Skip to main content Accessibility help
Preparing your materials

Policy on prior publication

When authors submit manuscripts to this journal, these manuscripts should not be under consideration, accepted for publication or in press within a different journal, book or similar entity, unless explicit permission or agreement has been sought from all entities involved. However, deposition of a preprint on the author’s personal website, in an institutional repository, or in a preprint archive shall not be viewed as prior or duplicate publication. Authors should follow the Cambridge University Press Preprint Policy regarding preprint archives and maintaining the version of record. 

Article Length Requirements

Target Articles: Must not exceed 14,000 words (and should ordinarily be considerably shorter).

Target Article proposals are pre-submission inquiries about the suitability of your proposed article for potential peer review and publication. The length should be approximately 1,000 – 2,000 words, and shorter still is also acceptable. 

Commentaries: Should not exceed 1,000 words, excluding references. Multiple Book Review commentators are permitted 2,000 words for the main text. 

Author Response: 6,000-9,000 words; it should never exceed half the length of the target article.

Preparing your article for submission

Format for Target Articles

Please make sure your target article file has ALL of the following in this order: 

  • Four Separate Word Counts (for the abstract, main text, references, and entire text—total + addresses etc.)
  • Title
  • Full Name(s), Institutional Affiliation(s) (including Country), E-mail Address(es) and Homepage URL(s) for all authors (where available)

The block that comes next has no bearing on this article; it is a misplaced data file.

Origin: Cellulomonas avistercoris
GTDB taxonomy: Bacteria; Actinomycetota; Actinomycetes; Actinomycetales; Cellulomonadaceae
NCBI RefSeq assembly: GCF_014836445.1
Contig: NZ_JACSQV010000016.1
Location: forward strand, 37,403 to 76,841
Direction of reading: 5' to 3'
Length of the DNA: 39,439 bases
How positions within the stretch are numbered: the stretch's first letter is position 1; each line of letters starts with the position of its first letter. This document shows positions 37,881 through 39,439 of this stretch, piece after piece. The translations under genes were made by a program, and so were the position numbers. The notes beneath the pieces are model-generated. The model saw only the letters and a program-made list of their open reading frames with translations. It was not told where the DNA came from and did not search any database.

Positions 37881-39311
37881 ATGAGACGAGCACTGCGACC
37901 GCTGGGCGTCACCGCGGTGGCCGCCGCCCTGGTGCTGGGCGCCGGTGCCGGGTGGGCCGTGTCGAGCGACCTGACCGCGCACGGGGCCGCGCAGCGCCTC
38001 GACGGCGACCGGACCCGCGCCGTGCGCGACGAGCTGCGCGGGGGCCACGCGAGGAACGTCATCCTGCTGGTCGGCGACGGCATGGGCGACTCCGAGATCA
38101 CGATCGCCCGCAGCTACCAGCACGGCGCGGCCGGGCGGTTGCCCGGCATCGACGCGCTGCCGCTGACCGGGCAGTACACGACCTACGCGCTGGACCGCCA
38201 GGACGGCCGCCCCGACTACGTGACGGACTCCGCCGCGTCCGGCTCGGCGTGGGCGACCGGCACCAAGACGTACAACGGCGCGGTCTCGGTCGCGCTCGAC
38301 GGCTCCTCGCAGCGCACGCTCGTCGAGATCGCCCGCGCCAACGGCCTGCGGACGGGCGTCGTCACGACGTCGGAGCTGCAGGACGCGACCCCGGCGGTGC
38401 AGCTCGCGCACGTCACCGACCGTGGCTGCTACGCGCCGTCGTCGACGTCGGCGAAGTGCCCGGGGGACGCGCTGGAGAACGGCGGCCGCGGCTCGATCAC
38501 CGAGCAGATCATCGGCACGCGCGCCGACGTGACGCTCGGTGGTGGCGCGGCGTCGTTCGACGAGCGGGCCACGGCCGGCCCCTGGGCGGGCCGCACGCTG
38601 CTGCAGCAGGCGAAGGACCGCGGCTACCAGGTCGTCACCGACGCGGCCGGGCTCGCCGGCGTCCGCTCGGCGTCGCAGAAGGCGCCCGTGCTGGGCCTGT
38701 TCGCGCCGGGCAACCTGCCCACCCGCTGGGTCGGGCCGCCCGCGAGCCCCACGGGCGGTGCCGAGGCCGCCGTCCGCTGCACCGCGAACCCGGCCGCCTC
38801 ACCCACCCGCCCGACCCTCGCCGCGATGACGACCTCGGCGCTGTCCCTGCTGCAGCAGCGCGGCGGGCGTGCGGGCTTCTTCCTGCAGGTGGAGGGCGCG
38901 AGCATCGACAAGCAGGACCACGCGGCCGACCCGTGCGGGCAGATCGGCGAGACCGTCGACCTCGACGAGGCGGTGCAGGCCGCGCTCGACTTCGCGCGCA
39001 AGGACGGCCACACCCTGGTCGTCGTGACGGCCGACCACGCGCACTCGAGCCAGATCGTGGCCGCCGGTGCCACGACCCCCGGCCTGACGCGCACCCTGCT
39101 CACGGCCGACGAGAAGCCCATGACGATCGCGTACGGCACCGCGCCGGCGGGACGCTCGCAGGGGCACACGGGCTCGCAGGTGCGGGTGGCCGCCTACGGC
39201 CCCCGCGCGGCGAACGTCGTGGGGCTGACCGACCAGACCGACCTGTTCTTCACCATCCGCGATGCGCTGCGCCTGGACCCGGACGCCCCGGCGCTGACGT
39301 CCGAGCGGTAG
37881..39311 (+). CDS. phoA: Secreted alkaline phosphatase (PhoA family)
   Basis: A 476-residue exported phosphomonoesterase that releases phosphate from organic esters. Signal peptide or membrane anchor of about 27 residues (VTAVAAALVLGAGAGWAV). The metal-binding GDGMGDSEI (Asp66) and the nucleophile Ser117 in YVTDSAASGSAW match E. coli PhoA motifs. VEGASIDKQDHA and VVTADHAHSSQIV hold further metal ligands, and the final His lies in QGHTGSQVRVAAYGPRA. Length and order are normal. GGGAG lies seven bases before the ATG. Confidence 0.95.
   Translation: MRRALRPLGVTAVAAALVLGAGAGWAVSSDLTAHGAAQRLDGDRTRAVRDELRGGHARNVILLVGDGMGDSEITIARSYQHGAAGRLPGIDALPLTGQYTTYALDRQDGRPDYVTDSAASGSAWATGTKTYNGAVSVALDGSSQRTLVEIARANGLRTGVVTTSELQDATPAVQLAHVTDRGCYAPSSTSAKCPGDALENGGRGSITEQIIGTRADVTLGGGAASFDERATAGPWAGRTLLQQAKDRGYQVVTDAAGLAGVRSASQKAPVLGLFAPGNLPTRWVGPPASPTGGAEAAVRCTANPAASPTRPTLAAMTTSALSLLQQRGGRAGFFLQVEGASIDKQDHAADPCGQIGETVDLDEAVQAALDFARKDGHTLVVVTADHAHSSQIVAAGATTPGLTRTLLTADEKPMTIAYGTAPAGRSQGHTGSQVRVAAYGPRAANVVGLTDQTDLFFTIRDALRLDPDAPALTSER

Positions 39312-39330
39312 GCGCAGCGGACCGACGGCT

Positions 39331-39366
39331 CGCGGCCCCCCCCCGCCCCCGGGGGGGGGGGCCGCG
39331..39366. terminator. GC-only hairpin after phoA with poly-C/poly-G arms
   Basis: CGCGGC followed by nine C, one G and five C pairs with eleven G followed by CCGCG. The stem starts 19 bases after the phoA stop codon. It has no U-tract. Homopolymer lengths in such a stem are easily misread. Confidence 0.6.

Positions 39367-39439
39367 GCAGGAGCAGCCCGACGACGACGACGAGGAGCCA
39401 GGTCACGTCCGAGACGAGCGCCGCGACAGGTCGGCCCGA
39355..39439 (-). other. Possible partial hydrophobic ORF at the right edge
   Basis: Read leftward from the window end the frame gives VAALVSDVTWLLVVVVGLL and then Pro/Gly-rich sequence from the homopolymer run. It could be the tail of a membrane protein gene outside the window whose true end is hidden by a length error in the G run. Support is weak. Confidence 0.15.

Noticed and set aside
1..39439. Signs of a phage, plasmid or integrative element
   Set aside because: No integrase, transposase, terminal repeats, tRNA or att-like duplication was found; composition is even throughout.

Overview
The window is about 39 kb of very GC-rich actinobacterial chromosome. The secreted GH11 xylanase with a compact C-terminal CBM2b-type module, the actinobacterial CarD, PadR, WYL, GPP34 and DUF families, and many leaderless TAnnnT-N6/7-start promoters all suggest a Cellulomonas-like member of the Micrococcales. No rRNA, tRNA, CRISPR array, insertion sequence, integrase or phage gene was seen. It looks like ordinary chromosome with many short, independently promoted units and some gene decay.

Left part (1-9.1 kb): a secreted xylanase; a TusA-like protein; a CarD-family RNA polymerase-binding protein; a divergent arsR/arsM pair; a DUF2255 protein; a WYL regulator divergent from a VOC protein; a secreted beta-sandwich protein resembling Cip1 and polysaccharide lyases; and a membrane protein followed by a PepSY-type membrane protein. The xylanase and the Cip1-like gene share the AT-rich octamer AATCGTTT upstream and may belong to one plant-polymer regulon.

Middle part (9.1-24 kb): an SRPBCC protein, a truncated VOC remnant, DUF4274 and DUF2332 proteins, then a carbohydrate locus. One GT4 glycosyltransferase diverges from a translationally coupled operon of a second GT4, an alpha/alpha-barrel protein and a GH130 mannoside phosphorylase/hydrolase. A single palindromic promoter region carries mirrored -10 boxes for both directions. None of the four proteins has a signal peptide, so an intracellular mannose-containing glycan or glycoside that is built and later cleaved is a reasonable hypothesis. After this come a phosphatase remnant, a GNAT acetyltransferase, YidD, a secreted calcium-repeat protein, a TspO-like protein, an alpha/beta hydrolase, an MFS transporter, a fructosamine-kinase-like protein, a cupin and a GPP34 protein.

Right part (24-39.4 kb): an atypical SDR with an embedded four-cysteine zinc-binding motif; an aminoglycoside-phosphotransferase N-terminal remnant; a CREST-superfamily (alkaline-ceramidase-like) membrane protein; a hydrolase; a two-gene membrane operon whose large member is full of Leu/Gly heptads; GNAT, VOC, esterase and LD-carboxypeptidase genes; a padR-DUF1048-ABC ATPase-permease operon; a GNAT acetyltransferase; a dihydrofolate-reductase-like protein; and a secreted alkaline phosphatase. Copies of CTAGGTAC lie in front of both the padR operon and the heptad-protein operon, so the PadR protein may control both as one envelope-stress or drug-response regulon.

• Short Abstract (100 words)
  • Long Abstract (250 words)
  • 5-10 Keywords (in alphabetical order)
  • approx. 12,000 word Main Text (with paragraphs separated by full blank lines, not tab indents)
  • Acknowledgements (optional)
  • Funding statement
  • Conflicts of Interest statement
  • Alphabetical Reference List (APA standard)

Target article authors must also provide numbered headings and subheadings to facilitate cross-reference by commentators. 

Format for Commentary Proposals

Please make sure your commentary proposal has ALL of the following: 

  • All authors, including any possible co-authors, listed at the top of your submission document.
  • What aspect of the target article or book you anticipate commenting on.
  • The relevant expertise you would bring to bear on the target article or book.

Please title your proposal submission by indicating the last name of the first author of the target article or book. For example: "Commentary Proposal on [Author Last Name]"

Format for Commentaries (solicited only)

Please make sure your commentary has ALL of the following in this order:

  1. The name of the author(s) of the target article
  2. Four separate word counts (abstract, main text, references, entire text (total + addresses etc.)
  3. An indexable and informative commentary title
  4. Full name(s)
  5. Institution
  6. Full institutional affiliation(s) (including Country)
  7. One email address each
  8. One home page url each (where available)
  9. 60 word abstract
  10. 1,000 word main text (with paragraphs separated by full blank lines, not tab indents) (2,000 word main text for Multiple Book Reviews)
  11. Acknowledgements (optional)
  12. Funding statement (see Financial Support / Funding Statement below)
  13. Competing Interest statement (see Competing Interests below)
  14. Alphabetical reference list (APA standard)